Paper in Current Biology
- Pearson, J. and Clifford,
C. (2005). Suppressed patterns alter vision during binocular
rivalry. Current Biology, 15: 2142-2148
Binocular rivalry occurs when incongruent patterns are presented
to corresponding regions of the retinas, leading to fluctuations
of awareness between the patterns. One attribute of a stimulus
may rival whereas another may combine between the eyes; but
it is typically assumed that the dominant features are perceived
veridically. Here, we show this is not necessarily the case
and that a suppressed visual feature can alter dominant perception.
The cortical representations of oriented gratings can interact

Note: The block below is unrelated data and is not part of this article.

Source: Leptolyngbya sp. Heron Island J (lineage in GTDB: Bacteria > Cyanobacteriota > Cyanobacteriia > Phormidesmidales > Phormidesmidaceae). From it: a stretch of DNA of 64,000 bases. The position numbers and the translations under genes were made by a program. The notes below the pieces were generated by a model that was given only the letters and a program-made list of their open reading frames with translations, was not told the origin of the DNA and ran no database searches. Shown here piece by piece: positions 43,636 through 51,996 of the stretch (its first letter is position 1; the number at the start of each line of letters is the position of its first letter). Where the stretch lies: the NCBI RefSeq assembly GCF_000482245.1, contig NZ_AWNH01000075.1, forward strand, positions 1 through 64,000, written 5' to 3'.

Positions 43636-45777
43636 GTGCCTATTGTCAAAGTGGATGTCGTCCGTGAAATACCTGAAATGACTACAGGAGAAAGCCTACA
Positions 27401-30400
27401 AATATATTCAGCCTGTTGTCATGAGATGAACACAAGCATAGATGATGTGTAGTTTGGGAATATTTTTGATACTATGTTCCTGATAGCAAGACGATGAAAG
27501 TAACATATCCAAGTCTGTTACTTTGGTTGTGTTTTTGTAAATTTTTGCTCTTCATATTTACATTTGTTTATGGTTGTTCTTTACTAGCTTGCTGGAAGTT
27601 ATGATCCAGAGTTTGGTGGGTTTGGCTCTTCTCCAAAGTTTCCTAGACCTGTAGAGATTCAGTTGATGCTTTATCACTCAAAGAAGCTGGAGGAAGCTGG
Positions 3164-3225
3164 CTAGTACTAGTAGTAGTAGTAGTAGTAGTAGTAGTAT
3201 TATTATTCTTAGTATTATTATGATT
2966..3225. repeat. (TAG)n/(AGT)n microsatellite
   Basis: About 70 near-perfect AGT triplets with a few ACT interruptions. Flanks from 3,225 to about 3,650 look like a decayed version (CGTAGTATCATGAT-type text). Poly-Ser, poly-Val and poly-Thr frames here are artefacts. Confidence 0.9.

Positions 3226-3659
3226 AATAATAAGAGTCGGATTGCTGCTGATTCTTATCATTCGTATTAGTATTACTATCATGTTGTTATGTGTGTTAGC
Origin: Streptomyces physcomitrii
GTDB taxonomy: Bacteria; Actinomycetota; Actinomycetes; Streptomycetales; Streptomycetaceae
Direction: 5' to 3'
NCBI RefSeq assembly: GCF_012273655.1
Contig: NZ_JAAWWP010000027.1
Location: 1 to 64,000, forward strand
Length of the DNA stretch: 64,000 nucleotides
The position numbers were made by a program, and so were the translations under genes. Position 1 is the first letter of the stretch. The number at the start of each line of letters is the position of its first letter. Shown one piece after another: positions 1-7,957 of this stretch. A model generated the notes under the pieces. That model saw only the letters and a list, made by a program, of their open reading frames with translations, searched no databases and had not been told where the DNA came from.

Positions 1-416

even when one of them is perceptually suppressed, such that
the perceived orientation of the dominant grating is systematically
biased depending on the orientation of the suppressed grating.
A suppressed inducing pattern has the same qualitative effect
as a visible one, but suppression reduces effective contrast
by a factor of around six. A simple neural model quantifies
and helps explain these illusions. These results demonstrate
that binocular rivalry suppression operates in a graded fashion
across multiple sites in the visual hierarchy rather than truncating
processing at a single site and that suppressed visual information
can alter dominant vision in real-time.